Greek Fir has been widely grown throughout mainland Europe for as long as it has been grown in Britain. There are examples in arboreta in many if not most European countries, including Italy, Slovakia, Germany, Belgium, and the Netherlands (monumentaltrees.com). The tallest on record is a tree at Bodnant, north Wales, which was 43.5 m in 2016. Another, at Bicton Park Botanical Gardens in Devon, has made an elegant narrow spire with no secondary leaders developing; in 2019 it was 42 m tall (Tree Register 2020). Greek Fir was introduced to North America during or before 1850 where, as in Europe, it was found to combine ‘hardiness, drought tolerance, and insect resistance’ (Jacobson 1996), though it would remain quite rare here for some time. Writing for the 1931 RHS conifer conference, Arthur Slavin gave a North American view of A. cephalonica ‘it is one of the most valuable firs we possess. It is now offered in the trade in limited quantities’ (Slavin 1932). Records from the Arnold Arboretum suggest a slower rate of growth in this markedly continental climate. Warren and Johnson cited three extant trees in the late 1980s ‘103, 88, and 33 years old and…23 m, 22m, and 13 m in height’ (Warren & Johnson 1988), slower than would be expected in a conducive spot in the UK or Ireland.
In North America, as elsewhere, Greek Fir is becoming less frequently planted nowadays. In common with most of the Mediterranean basin firs, A. cephalonica hybridises freely with its near relatives and material grown from garden-origin seed is likely to be hybridised. Several plantings at the Yorkshire Arboretum, UK, of stock obtained from commercial nurseries in the 1970s, are remarkable for the degree of variation they exhibit. In a single batch are plants that correspond quite closely to A. cephalonica, while some appear to be near-pure A. alba (pers. obs. July 2020). Hybrid swarms like this are to be expected when trees are raised from open-pollinated seeds gathered in collections.
Nowadays home-grown seed is rightly eschewed, but obtaining genuine seed from native populations in the southern parts of its range (necessary to ensure purity) is difficult. Small scale collecting by Botanic Gardens still takes place, however, for example seed from the Athenian Peninsula and adjacent Euboea was sent to the Royal Botanic Garden Edinburgh and Bedgebury Pinetum in 2007. Material raised from these collections was distributed by both institutions in the early 2010s to multiple collections in the UK and Ireland, including to Benmore and Dawyck Botanic Gardens, Mount Stuart and Scone Palace in Scotland, to Harcourt, Westonbirt, and Eastnor Castle in England, and to Kilmacurragh in Ireland (BG-BASE data 2020).
An old cultivar introduced by Sénéclauze before 1867, making a small upright tree with leaves golden-yellow when young. Nowadays “very rarely seen” according to Auders & Spicer (2012). ‘Barabits Gold’, raised in Hungary in 1965, has probably superseded it.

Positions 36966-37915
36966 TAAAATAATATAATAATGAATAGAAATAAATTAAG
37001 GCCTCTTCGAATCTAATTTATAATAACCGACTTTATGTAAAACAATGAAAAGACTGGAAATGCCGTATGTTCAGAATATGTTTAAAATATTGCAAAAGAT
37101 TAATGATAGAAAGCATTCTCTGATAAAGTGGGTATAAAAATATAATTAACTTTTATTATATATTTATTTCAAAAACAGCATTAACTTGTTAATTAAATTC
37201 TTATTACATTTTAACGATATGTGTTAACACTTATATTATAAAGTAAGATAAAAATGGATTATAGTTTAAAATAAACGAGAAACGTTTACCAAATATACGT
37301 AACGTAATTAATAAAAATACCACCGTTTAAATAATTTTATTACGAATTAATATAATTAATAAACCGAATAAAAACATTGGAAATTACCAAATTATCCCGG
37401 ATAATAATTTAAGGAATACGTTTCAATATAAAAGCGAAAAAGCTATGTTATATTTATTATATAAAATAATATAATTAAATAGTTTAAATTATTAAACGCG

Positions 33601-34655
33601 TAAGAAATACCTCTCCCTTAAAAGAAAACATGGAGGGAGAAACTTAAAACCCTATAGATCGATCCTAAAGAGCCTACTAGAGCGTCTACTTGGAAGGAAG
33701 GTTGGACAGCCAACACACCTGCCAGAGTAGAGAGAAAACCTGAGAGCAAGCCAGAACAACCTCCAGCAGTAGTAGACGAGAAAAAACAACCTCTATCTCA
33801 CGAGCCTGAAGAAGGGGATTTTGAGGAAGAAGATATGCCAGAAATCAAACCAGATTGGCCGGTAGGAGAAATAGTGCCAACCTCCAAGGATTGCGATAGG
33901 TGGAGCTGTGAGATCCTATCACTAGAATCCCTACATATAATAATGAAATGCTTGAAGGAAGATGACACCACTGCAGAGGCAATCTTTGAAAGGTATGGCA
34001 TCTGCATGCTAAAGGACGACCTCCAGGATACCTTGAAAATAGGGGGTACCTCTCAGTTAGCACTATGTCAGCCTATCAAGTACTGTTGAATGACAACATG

Synonyms / alternative names
Abies cephalonica 'Hunnewell'
Abies cephalonica 'Hunnewell WB'
Abies cephalonica 'Greg Williams'
Abies cilicica 'Greg's Broom'
A relatively extensive synonymy betrays the confusion that surrounds this selection, usually given under A. cephalonica but believed by Auders & Spicer (2012) to belong to A. cilicica. Their illustrations offer no resolution, but in having to come down on one side of the fence or other, A. cephalonica prevails here. It forms a dimunitive spreading bush of up to 25 × 50 cm in ten years.
The only widely grown A. cephalonica cultivar, its origin is unknown but it was well distributed throughout European collections by 1963. It forms a flat-topped, low growing shrub of dense growth, significantly wider than tall, to 0.5 × 1.5 m in ten years. The leaves are shorter than is typical for the species (Auders & Spicer 2012).
A selection first listed by Edwin Smits Nursery, the Netherlands, in 2009, making a dense pyramidal dwarf (Hatch 2018–2020). The illustration and description given by Auders & Spicer (2012, p. 43) appears to be an error, for it bears little resemblance to the plant illustrated elsewhere, e.g. at edwinsmitsconifers.com.
This name is listed in Aris Auders and Derek Spicer’s great work on conifer cultivars (Auders & Spicer 2012) which suggests it was “Listed by J.D. zu Jeddeloh Nursery, Germany in 2003” but the accompanying photograph (p. 42) shows a plant clearly identifiable as A. numidica ‘Pendula’. It remains to be seen whether this error was on the part of the nursery, or the authors. It is a great pity that this otherwise superb work contains a relatively high proportion of obviously incorrect photographs. In this case it is telling that Hatch (Hatch 2021–2022) lists no such name under Greek Fir; so far as may be gleaned from internet searches, no such selection exists that would merit such a name.
An old cultivar raised in France before 1867, the first flush of foliage appearing rubiginous (Auders & Spicer 2012) before maturing typical green. The same character has been observed in seed raised plants of this and other species, but the strength of colouration varies from year to year and is not worth naming (pers. obs.).
This name is included here not because any such plant exists, but to illustrate the dangers of blindly believing labels. Larry Hatch lists this cultivar in his monumental guide to woody plants with the following description: “female strobili more cylindrical and shorter (10–12cm long vs. species 12–18cm), apex more obtuse, bracts included (not exerted as species typical)” (Hatch 2021–2022). This should tell anybody familiar with firs that whatever ‘Submutica’ is, A. cephalonica it is not!